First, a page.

GLOBAL advertising giant WPP has trimmed chief executive Sir Martin Sorrell’s pay package in an attempt to avoid a repeat of last year’s shareholder rebellion.
Sorrell, who bought a stake in London-listed Wire & Plastic Products in 1985 as a shell company to start building his marketing business, will see his base salary cut by £150,000 this year to £1.15 million, with his total package expected to drop by 34 per cent compared with 2011.
News of Sorrell’s pay cut came as WPP’s annual report revealed that its chief executive took home a total of £17.6m last year, up 47.6 per cent on 2011.
His bumper haul came despite the firm’s compensation committee reducing the maximum amount he could earn under its long-term incentive plan by more than 23 per cent, with the upper-limit for its short-term incentive plan reduced to £5m from £6.5m.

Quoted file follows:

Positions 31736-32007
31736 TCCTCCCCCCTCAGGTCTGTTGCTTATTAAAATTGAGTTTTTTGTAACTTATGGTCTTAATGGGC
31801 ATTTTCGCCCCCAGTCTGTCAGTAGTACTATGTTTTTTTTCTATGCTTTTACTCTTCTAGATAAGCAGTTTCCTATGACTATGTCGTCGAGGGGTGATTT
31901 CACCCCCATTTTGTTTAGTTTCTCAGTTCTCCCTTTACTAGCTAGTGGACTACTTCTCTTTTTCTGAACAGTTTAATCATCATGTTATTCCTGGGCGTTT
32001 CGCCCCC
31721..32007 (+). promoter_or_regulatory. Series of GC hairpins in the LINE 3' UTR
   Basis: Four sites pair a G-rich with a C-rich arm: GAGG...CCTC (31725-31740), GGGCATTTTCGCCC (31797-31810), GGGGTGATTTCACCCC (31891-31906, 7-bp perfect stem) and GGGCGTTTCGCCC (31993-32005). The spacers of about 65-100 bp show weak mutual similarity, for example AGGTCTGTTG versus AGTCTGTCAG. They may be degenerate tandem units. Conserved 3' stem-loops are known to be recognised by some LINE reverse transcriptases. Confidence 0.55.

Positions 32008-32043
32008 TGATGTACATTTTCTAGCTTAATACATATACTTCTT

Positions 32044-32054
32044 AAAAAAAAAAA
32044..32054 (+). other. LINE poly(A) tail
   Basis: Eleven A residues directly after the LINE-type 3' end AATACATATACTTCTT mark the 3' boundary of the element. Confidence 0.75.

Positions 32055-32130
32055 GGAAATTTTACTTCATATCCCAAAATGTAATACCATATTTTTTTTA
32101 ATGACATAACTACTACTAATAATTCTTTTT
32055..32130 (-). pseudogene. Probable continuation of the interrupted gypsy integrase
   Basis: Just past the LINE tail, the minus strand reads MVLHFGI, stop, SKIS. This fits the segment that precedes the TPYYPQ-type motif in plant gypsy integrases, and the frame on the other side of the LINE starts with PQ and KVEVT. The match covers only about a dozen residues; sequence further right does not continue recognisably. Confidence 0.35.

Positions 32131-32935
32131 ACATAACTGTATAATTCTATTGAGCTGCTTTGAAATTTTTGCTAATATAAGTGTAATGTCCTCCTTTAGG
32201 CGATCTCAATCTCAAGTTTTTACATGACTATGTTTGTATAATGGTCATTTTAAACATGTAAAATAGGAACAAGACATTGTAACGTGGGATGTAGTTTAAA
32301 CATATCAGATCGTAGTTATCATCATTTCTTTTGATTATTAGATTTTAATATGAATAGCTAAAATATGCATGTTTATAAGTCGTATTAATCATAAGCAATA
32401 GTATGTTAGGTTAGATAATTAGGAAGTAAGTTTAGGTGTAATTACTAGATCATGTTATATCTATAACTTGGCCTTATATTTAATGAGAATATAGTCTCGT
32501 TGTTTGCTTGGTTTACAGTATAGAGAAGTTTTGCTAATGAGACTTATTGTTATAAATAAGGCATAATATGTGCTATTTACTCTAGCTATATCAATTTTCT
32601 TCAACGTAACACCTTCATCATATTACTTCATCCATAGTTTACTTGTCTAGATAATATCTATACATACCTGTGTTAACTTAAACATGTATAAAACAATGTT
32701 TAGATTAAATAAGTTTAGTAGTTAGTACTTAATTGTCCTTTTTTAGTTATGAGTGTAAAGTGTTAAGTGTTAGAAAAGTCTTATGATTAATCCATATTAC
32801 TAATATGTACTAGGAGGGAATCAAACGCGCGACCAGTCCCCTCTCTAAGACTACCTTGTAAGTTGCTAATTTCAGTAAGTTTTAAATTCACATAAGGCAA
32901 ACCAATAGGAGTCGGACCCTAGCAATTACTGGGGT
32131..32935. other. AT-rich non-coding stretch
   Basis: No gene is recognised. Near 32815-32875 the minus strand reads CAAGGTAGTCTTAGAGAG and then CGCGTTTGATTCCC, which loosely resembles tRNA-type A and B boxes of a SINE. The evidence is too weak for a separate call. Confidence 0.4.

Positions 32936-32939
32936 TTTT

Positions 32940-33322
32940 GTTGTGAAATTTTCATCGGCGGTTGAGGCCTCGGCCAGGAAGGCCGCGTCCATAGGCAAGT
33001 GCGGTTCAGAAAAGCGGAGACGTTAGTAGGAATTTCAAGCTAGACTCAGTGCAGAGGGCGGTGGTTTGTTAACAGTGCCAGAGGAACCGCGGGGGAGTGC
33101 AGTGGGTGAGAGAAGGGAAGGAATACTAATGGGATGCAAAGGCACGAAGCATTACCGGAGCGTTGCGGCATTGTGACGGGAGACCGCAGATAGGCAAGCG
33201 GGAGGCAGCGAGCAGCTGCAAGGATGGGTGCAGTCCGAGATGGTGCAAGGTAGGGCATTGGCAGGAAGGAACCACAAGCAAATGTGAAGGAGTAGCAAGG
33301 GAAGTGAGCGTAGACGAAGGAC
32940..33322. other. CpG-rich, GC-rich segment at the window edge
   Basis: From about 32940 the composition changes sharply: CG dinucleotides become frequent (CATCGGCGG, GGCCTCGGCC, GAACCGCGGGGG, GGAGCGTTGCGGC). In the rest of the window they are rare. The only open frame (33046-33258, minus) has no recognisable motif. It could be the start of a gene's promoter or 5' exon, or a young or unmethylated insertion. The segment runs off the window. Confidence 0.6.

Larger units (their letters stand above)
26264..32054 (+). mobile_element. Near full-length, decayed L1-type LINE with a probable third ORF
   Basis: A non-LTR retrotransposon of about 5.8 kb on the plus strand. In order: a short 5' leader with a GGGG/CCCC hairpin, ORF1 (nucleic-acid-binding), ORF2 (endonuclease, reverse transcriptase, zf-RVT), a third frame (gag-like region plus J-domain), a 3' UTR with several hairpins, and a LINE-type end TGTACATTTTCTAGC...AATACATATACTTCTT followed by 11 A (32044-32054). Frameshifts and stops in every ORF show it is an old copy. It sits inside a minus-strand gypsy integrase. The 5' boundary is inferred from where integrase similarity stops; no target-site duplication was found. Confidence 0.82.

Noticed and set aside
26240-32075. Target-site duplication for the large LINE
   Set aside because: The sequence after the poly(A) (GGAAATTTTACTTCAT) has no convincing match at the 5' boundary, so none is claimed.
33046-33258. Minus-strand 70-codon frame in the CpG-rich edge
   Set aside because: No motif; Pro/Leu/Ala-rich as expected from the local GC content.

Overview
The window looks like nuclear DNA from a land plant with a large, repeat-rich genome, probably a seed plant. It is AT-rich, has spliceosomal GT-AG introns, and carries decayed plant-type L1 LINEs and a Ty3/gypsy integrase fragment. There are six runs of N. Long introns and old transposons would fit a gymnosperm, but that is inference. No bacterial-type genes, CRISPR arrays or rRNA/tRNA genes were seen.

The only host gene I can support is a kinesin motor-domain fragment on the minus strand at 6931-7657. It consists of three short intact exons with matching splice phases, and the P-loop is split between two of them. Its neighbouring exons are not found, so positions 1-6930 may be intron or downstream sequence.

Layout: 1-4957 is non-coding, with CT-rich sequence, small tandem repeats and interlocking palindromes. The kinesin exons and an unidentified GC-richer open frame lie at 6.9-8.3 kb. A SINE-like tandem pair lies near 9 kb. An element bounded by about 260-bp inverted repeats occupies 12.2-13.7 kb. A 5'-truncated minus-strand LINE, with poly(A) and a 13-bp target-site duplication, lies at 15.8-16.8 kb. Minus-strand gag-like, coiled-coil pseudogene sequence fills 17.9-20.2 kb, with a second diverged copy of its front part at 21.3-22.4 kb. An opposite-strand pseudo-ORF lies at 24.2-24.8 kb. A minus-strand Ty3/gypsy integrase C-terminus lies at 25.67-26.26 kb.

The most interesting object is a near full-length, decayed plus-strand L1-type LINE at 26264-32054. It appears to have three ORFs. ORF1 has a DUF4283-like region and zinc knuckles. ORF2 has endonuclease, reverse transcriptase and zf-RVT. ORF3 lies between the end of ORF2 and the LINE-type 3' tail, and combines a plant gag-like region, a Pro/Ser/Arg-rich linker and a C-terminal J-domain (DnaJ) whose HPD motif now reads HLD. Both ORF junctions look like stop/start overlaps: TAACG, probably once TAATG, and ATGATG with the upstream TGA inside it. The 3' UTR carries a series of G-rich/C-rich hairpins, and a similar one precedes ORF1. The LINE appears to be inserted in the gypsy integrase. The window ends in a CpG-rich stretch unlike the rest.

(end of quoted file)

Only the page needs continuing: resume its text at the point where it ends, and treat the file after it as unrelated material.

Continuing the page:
The compensation committee said: “While share owners recognised the increased scale and complexity of WPP since the previous compensation changes in 2007, the global nature of the group and the exceptional performance and leadership of the chief executive, share owners nonetheless advised the company that they believed the chief executive’s 2011 remuneration package was too high relative to the UK market.
“Informed by extensive consultation with many of our major share owners, significant reductions have therefore been made to the chief executive’s remuneration package.”
News of Sorrell’s pay came amid reports WPP will appoint four non-executive directors: Roger Agnelli, ex-chief executive of Bradespar and Vale; Jacques Aigrain, chairman of market clearing house LCH Clearnet; Chinese venture capitalist Hugo Shong and Sally Susman, executive vice-president at Pfizer.